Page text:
This is a genius video! I do wonder though….if more people saw this video, would they actually be willing to open their minds to this idea, let alone actually change their consumer habits? I do find it hard to believe because people have totally lost the connection between food and our health and the health of the planet. But I will still continue to make my own changes and spread the word in the hope that eventually people will start to open their eyes and consider the true consequences of their actions!
This is very true indeed and runs through my mind each and every day. But rather than burying our heads under the sand, we should take care of ourselves as best as we can and make a stand to make our planet a more harmonious place! Times are changing and we need to keep pushing to achieve the changes that we all deserve 🙂
I was lucky enough to catch David Icke on video whilst queueing to get into the Bilderburg Fringe Festival yesterday. It must be hard for him to compress what he needs to say into such a short space of time but I think his words are always relevant and uplifting. What a great guy 🙂
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Although this cartoon has a comedy aspect to it, the message is very serious – sad but true! Put your money where your mouth is and buy products from responsible sources – try to shop locally and choose organic 🙂
So I haven’t been on here for quite a while now but I saw this cute and very true animation the other day and thought I’d share it. It’s pretty scary how we as humans are such huge consumers and it seems like some people aren’t even conscious of the effect that our voracious appetites can have on the planet.
I will get back to blogging properly soon but in the meantime will share and re-blog little videos and posts that catch my eye 🙂
I am grateful that I spent much of my childhood playing in the countryside but I know not all children get the opportunity to do that. Some very good points made in this post, let’s hope more parents can encourage sustainable childhoods too!
In writing the title of this post, it struck me that ‘sustainable childhood’ sounds like Peter Pan, the boy who never grows up. I’m not talking about creating a childhood that can be magically sustained forever of course, but about encouraging children to develop an awareness of the earth and how to live well on it.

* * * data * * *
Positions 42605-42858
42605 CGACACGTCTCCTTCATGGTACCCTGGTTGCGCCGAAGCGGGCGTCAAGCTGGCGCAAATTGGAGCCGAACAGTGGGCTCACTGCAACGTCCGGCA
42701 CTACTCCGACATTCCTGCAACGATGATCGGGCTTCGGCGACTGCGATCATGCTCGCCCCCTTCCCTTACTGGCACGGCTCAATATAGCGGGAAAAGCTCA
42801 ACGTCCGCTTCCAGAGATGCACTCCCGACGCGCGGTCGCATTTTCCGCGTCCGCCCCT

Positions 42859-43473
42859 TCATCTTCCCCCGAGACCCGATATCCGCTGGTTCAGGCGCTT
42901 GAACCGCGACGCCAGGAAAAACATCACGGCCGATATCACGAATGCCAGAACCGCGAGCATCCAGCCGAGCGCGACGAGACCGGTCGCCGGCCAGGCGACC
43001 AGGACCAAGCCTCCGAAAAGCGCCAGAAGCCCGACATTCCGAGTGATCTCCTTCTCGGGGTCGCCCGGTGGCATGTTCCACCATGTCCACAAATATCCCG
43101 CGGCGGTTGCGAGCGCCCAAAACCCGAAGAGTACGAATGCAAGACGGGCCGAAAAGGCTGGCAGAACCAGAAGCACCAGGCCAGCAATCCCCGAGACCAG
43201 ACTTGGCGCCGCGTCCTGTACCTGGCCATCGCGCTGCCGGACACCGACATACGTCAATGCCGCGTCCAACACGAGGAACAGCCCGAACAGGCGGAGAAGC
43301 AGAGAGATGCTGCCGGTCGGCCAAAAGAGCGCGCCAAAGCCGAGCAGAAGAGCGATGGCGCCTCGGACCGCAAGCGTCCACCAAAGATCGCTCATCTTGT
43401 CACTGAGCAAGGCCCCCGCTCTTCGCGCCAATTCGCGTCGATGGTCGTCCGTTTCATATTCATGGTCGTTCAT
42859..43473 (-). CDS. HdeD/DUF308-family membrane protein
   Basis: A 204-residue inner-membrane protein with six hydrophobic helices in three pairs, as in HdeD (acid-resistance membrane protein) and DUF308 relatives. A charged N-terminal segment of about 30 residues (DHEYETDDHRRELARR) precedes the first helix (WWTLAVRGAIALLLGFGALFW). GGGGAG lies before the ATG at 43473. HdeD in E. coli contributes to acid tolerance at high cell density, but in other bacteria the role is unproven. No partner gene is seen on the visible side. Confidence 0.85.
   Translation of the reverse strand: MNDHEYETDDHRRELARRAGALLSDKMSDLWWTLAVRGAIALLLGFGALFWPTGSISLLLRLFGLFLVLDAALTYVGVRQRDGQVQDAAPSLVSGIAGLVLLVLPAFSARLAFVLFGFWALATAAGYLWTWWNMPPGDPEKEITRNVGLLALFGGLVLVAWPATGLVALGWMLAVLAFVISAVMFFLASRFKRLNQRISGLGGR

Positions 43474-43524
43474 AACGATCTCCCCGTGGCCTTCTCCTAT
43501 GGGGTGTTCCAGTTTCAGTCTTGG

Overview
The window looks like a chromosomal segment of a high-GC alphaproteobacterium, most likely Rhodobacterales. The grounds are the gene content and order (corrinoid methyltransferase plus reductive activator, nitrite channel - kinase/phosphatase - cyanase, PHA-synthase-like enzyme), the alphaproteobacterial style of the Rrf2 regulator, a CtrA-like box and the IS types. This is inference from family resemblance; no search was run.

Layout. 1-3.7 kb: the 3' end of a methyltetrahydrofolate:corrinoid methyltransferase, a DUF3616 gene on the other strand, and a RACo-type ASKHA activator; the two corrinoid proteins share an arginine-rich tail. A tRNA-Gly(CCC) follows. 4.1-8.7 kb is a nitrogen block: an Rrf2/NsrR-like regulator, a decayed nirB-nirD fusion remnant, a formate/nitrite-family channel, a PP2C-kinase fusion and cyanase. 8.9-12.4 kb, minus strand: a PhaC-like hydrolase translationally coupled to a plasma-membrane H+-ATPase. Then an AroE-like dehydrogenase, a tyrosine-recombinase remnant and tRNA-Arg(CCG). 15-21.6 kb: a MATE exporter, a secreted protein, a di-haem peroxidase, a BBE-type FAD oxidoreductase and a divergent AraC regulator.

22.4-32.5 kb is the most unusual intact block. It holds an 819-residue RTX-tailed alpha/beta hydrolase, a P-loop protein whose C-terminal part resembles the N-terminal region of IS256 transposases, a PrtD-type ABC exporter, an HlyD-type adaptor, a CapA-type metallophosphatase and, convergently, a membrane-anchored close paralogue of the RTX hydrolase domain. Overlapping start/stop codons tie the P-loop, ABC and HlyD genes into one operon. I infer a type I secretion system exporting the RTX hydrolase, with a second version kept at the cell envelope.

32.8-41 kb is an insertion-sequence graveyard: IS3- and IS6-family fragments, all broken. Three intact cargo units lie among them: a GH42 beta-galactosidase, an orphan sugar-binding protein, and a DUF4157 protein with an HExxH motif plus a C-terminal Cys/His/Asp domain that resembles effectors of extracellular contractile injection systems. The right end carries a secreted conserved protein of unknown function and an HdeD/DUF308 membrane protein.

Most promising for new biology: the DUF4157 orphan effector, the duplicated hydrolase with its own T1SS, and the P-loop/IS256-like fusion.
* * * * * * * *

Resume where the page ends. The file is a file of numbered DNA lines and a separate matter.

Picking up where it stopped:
It’s a subject that’s on my mind. My wife and I became parents last year, and like any parent, we want our children to share our values. That includes an appreciation for nature, and our role as stewards of the planet we have inherited. That’s easy enough when children are tiny, but it gets harder as they grow and spend more time away from home, as they become targets for advertising.
The thing that strikes me most is that the lifestyle that we grow up becomes our baseline for what is normal. I had…
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Something that has been on my mind a lot recently – our automatic habits need to change!
In the past, most things that you owned were built to last. Household goods were expensive, and you looked after what you had, repairing things and maintaining them. In the early 20th century, new industrial processes and new materials – plastic especially – began to change that. One of the first and best known examples is the Dixie cup, invented in 1907 in response to a health scare about shared tin cups used at public water fountains. Vending machines with paper cups were a much more hygienic solution. Today, we get through billions of paper and plastic cups every year, 146 billion in the US alone.
It’s a funny thing, disposability. One-use items are often more convenient. You don’t need to wash them and put them away, or worry about breaking them, and they’re more hygienic, especially for medical equipment. On the other hand, it’s far cheaper to own…
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